Postcards: Mei Sheong Wong’s Greetings from Scotland

clockwise from top: Mei Sheong Wong, Achavandra Muir, 2015, etching; Mei Sheong WONG en route to the prehistoric site of the Bear Cave, Scotland, September 2015; Mei Sheong Wong and Ian Westacott at the opening of Ian’s exhibition of etchings at Open Eye Gallery, Edinburgh, September 2015.

Printmaker and PCA member Mei Sheong Wong reports on her mentorship with Australian printmaker Ian Westacott in Scotland, UK, August–September 2015.

An Arts SA grant facilitated my recent mentorship with Ian Westacott in northern Scotland. En route, I visited numerous cultural sites, while billeted with the Brenner–Bauer family in Cap d’Ail, France. In Oxfordshire, as guest of the Kang–Fiennes family, I viewed historic Broughton Castle, and precious works on paper by Michelangelo, Raphael and Samuel Palmer in Ashmolean Museum’s Western Art Print Room, Oxford.

Invited by Australian printmaker Tony Linde and Leicester Print Workshop manager Lucy Phillips, I gave an artist talk at LPW on the theme of Revenants in the Scottish mediaeval ballad Clerk Saunders, explored through the materiality of print media (my honours research, 2014), and on my residency at the University of Hawaii in 2015 (facilitated by Helpmann Academy and Prof. Charlie Cohan).

Curator Simon Lake kindly showed me the renowned collection of German Expressionist prints in Leicester New Walk Museum. Nearby, King Richard III’s remains (buried by Grey Friars, after Battle of Bosworth, 1485) had recently been discovered, in an unprepossessing car park, before ceremonial entombment in Leicester Cathedral.

Other places of interest visited were: Leeds; Harrogate; York Minster; Yorkshire Sculpture Park; Glasgow Cathedral; Loch Lomond; Loch Ness; Fort William; Inverness; Dornoch Cathedral; Dunrobin Castle Museum; Embo Cairn; Edderton Churchyard; Orkney Islands – Kirkwall, Skara Brae and Stromness’ Ring of Brodgar.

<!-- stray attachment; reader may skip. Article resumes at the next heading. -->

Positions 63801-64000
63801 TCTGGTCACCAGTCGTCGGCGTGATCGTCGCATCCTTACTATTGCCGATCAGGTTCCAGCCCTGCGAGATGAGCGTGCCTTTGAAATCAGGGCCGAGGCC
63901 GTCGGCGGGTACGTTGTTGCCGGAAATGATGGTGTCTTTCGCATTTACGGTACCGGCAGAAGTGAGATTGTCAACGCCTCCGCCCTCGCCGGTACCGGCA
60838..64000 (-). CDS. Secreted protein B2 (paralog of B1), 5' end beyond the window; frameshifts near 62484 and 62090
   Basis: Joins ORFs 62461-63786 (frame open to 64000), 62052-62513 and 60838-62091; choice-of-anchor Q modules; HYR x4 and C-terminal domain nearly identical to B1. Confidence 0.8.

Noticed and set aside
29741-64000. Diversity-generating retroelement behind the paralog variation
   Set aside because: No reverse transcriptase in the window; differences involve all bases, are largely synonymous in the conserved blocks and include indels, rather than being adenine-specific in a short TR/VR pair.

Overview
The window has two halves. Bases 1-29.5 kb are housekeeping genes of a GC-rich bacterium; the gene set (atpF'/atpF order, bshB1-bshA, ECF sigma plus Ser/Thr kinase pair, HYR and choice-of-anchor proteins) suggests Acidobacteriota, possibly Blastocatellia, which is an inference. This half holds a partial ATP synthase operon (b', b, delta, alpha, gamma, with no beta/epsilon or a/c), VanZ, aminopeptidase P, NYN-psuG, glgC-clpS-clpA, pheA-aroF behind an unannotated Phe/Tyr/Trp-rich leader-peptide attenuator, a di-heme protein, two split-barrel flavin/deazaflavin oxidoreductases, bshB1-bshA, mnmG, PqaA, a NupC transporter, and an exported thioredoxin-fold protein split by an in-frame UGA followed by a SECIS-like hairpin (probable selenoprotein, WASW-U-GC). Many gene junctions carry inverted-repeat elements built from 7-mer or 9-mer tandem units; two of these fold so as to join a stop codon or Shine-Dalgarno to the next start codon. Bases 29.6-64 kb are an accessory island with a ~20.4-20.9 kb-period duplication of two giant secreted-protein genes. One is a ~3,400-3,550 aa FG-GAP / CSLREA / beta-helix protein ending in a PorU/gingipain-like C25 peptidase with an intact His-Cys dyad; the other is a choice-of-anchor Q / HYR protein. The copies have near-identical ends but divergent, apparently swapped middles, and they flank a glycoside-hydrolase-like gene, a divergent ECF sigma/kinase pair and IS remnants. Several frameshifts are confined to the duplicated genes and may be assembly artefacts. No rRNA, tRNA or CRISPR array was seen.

It was delightful to attend Ian’s exhibition opening at Open Eye Gallery in Edinburgh, and to admire his work at Browns Gallery, Tain. Also viewed were Edinburgh’s National Portrait Gallery and Joseph Beuys’ exhibition, Timespan Regional Gallery, Helmsdale. After trekking up to the prehistoric Bear Cave, we travelled across the Highlands – via Bonar Bridge, Rosehall and Oykel Bridge – to Lochinver on the rugged west coast.

En plein air, we drew onto copper plates until way too chilled to grip an etching needle. Respite from inclement weather usually took the form of steaming hot chocolate or single malt whisky. Several plates were etched and proofed, before a last-minute ‘chine collé demo’, at the end of my too-brief sojourn!

This enriching experience was enhanced by Ian’s familiarity with Pictish, Celtic and Neolithic sites; his profound knowledge of great ancient trees; his printmaking expertise; and his boundless generosity. His wife Sue and their son also made me feel most welcome. Still working on my copper plates, I plan to develop a body of work for exhibition, based on this marvelous journey.